The term "horsepower" was created by James Watt, an engineer
who lived from 1736-1819, famous for his work on improving the performance
of steam engines.
Watt was working
with ponies lifting coal out of a coal mine, and he decided to come
up with a measurement that would describe the amount of power that one
animal could pull.
He found that an average mine pony could do 22,000 foot-pounds of work
a minute. He then increased it by 50% and called that one horsepower:
33,000 foot-pounds of work in one minute.
Basically, a horsepower
means this: According to Watt a horse can do 33,000 foot-pounds of work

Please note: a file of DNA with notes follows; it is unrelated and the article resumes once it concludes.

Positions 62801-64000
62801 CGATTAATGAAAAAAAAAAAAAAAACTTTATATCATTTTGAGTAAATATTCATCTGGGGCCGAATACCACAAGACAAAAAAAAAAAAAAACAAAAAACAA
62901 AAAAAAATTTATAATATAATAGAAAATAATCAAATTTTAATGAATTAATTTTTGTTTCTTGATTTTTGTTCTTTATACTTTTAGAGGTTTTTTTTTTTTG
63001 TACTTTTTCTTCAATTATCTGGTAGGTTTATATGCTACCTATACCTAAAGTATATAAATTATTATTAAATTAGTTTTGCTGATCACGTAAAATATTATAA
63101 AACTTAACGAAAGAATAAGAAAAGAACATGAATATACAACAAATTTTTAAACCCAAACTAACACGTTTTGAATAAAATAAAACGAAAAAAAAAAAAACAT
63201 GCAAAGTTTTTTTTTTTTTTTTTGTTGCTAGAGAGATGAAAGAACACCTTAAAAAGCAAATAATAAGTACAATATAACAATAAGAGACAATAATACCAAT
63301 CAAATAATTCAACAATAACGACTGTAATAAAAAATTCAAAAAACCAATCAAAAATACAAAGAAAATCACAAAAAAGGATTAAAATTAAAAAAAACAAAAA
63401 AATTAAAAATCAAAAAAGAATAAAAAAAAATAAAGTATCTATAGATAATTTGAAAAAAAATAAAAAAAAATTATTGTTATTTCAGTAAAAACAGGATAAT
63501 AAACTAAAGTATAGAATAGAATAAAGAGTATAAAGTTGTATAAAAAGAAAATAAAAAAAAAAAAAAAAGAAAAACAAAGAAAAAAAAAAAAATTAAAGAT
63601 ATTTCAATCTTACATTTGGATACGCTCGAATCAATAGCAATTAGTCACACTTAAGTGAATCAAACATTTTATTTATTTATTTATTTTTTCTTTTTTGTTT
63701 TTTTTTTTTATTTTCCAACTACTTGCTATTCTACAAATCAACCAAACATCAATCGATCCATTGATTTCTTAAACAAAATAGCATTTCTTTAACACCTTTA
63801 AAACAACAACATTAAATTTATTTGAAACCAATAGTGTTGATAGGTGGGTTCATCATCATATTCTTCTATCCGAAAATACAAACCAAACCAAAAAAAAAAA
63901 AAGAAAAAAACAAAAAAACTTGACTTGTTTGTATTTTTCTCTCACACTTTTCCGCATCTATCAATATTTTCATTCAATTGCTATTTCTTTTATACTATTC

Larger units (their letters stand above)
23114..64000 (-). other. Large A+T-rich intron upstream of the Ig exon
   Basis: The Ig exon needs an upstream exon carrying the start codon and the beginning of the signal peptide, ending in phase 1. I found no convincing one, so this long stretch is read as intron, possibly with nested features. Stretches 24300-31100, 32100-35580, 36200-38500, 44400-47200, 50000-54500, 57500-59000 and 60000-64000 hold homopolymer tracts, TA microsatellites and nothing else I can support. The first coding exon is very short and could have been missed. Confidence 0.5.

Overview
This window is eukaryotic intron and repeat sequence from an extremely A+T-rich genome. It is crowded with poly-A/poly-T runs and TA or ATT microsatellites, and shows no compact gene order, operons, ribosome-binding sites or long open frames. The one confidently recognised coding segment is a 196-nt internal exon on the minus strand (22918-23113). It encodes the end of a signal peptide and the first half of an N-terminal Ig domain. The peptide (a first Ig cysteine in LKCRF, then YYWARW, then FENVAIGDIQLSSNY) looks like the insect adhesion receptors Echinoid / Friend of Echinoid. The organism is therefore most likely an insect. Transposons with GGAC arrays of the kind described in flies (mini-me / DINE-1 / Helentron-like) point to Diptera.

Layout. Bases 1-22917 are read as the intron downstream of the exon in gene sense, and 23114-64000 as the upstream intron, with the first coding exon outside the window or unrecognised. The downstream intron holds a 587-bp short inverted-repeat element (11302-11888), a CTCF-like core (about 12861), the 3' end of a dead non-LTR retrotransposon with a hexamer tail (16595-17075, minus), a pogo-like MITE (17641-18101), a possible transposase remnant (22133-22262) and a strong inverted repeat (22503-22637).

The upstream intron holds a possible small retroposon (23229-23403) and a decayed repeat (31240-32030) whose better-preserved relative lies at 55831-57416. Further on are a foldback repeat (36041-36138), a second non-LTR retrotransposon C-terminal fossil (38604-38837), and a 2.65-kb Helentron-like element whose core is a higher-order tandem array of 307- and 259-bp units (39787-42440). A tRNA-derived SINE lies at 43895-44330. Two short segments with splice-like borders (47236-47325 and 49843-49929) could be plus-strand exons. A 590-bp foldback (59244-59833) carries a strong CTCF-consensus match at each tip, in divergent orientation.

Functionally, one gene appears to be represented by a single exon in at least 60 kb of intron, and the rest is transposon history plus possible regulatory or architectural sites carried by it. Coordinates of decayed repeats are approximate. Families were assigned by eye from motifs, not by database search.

every minute. A horse pulling coal out of a mine, exerting 1 horsepower,
will raise 330 pounds of coal 100 feet in one minute, or 33 pounds of
coal 1,000 feet in one minute.
Fun fact: A horse
producing 1 horsepower would burn 641 calories in an hour if it were
Today we see the
horsepower measurement used in vehicles, lawn mowers, chainsaws, and
other motors. It's another example of how the horse has influenced our
way of life.